Hydrothermal-mechanical dewatering of brown coal
2017-02-08T04:49:24Z (GMT) by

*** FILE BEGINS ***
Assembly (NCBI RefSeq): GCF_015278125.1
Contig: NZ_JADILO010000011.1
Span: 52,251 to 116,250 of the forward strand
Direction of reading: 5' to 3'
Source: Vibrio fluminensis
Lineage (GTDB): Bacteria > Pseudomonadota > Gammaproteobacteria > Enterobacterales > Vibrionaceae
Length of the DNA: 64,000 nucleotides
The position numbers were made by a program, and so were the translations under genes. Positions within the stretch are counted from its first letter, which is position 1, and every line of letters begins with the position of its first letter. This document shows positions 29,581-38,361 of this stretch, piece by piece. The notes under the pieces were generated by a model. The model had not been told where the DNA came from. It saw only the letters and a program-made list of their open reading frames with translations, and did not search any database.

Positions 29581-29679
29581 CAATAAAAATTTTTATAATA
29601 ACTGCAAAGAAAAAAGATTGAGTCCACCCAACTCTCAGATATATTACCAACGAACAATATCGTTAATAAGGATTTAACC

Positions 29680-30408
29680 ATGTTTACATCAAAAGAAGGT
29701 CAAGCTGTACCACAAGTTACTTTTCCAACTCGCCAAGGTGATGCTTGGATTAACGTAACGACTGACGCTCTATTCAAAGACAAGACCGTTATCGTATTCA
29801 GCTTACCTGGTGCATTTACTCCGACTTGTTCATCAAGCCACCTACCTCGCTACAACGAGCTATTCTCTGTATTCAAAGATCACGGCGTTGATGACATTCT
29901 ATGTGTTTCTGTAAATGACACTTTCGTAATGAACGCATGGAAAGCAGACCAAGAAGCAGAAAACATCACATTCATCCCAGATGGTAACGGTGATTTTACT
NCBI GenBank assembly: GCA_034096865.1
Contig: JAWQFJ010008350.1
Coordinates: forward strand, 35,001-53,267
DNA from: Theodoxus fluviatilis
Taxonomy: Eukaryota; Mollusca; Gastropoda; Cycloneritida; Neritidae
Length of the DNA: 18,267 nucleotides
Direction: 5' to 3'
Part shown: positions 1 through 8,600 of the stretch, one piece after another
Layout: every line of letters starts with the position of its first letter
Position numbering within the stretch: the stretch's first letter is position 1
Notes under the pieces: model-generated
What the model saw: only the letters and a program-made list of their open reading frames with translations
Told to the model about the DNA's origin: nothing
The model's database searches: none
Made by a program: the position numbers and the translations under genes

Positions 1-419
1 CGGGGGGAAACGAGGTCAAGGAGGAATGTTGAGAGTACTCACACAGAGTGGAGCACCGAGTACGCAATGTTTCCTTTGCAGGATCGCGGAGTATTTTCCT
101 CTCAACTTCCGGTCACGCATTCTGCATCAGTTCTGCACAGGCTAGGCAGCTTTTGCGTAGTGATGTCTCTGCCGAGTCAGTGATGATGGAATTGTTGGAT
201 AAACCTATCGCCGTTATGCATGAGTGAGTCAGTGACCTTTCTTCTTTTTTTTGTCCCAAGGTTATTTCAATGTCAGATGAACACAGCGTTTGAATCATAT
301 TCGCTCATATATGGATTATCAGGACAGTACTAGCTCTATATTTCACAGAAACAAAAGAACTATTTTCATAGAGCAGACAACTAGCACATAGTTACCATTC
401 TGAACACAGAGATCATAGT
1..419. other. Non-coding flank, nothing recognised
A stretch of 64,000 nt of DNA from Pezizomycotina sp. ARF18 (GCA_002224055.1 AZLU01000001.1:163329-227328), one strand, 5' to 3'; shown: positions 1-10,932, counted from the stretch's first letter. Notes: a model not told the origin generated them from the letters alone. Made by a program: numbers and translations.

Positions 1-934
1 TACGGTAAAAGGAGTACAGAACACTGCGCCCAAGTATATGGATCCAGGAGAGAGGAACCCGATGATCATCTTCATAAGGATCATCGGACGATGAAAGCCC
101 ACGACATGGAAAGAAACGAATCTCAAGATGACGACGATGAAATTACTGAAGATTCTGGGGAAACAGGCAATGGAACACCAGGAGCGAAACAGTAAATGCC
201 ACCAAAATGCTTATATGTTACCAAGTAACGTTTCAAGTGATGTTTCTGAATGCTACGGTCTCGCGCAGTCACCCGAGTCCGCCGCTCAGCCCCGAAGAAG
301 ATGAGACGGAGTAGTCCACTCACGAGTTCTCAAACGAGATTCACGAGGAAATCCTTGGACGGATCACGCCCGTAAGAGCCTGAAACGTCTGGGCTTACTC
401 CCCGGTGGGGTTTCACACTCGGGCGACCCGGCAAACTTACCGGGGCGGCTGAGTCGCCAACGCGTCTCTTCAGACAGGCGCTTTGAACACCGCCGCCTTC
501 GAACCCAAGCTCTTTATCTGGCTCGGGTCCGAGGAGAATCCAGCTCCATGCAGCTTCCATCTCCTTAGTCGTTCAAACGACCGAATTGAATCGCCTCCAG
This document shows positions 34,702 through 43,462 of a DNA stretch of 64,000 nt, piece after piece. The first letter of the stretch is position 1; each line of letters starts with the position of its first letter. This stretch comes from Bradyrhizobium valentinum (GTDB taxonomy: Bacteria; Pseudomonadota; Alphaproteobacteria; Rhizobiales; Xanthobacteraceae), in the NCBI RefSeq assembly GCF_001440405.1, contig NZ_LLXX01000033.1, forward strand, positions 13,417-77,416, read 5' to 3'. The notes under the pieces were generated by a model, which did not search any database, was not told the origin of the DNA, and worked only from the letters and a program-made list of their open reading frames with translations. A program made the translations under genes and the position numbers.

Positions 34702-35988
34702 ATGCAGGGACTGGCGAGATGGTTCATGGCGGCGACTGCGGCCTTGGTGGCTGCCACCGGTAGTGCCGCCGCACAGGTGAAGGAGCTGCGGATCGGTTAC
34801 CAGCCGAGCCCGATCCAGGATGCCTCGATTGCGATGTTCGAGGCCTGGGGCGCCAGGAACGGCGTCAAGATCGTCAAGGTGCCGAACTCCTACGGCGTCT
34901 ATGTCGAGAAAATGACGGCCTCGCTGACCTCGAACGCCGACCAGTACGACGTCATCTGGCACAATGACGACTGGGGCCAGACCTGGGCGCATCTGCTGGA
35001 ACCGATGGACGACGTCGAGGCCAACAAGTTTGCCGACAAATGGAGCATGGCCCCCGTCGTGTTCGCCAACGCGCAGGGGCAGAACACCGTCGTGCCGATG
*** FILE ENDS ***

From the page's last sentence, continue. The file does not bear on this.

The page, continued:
There are enormous reserves of brown coal in the world. In Australia, brown coal is used to generate most of electricity in the states of Victoria and South Australia. Brown coal is characterised by very high moisture content (around 60 wt% on a wet basis). Therefore, boilers used in the power station are very large and have low thermal efficiency, leading to high cost and large emissions of green house gas. High moisture content also makes brown coal uneconomical for transportation. Hence, an effective dewatering process for brown coal is imperatively sought for. In an effort to upgrade brown coal and produce a transportable fuel, a new upgrading process, hydrothermal-mechanical dewatering (HMD), has been developed. It is a combination of hydrothermal dewatering and mechanical dewatering and therefore, takes advantages from both processes. In this process, water of brown coal is removed in liquid form under combined action of heat and mechanical pressure, leading to a dry, dense and hydrophobic coal product. The major advantage of the HMD process over conventional evaporative processes is the energy efficiency due to the absence of latent heat for vaporisation. Fundamental studies on the HMD process have been carried out usmg a batch compression-permeability cell for different brown coal slurries including hydrothermally dried coal slurry and raw brown coal slurry, as well as as-mined brown coal. In this thesis, the pore destruction and dewatering characteristics of brown coals in the HMD process have been investigated deeply over a wide range of process-related variables, such as processing temperature, expression pressure and expression rate. Results from batch tests have shown that the HMD process can lead to a greater pore destruction and moisture reduction for brown coals using relatively milder processing conditions. The expression pressure required in the HMD process is much lower than that used in the normal mechanical dewatering, while the processing temperature is lower than that used in the hydrothermal dewatering for achieving a certain moisture reduction. Such conditions make the HMD process easier for scale-up. Therefore, hydrothermal-mechanical dewatering promises to be an effective and practicable process for the upgrading of brown coal. The processing temperature is a dominant parameter in the HMD process. Increasing temperature can significantly improve the dewatering characteristics and increase the extent of pore destruction of brown coals. It was found that higher temperature leads to the destruction of both macroporosity and microporosity. Higher temperature also contributes to the alteration of surface properties of coal particles from hydrophilic to hydrophobic. An optimum temperature can be obtained for a given expression pressure. Expression pressure is also a critical variable in the HMD process. The extent of pore destruction and moisture reduction of brown coal is proportional to the increase in the effective compression pressure. However, the expression pressure required to achieve a given amount of moisture reduction can be minimised by means of increasing the processing temperature. The performances of the HMD process using different expression techniques have been studied. It was proven that the process using a technique of combined constant-rate and constant-pressure expression could achieve a greater pore destruction and moisture reduction. The HMD treatment changes not only the physical properties of brown coals but also improves the chemical properties of the coal. The carbon content and specific energy of the coal are increased while the volatile matter is decreased. More importantly, a significant amount of inorganics can be removed from those coals with high ash content, which reduces the ash formation during coal combustion. The HMD process of brown coal includes a series of chemical and physical separation processes. The complex mechanisms of the HMD process can be analysed by separately considering the contributions of hydrothermal reactions and physical expression. The expression process of the HMD process consists of a filtration process and a consolidation process, which can be described using existing filtration and consolidation theories. A combined Terzaghi-Voigt model has been used successfully to simulate the HMD process of brown coal. The model parameters are dependent on the processing temperature and pressure. The high porosity and hydrophilic nature of raw brown coal are the limiting factors in the preparation of a coal-water slurry with high solids concentration. The HMD upgrading process provides a feasibility of preparing such slurry because it can produce a hydrophobic product with very low porosity. By optimising particle size distribution and adding an appropriate surfactant, a coal-water slurry with a solids concentration up to 60 \/t% has been achieved, which can potentially be sold as an export fuel for the substitution of oil in power stations. The reconstituted coal-water slurry shows a strongly thixotropic behaviour and has a high initial yield stress, which is essential for stable storage. The studies conducted in this thesis have exposed the fundamentals of hydrothermalmechanical dewatering of brown coal, which enables the mechanisms of the process to be understood. The results obtained in this study will lead to the establishment of a continuous dewatering process and consequently, the development of an effective process for the upgrading of low-rank coal.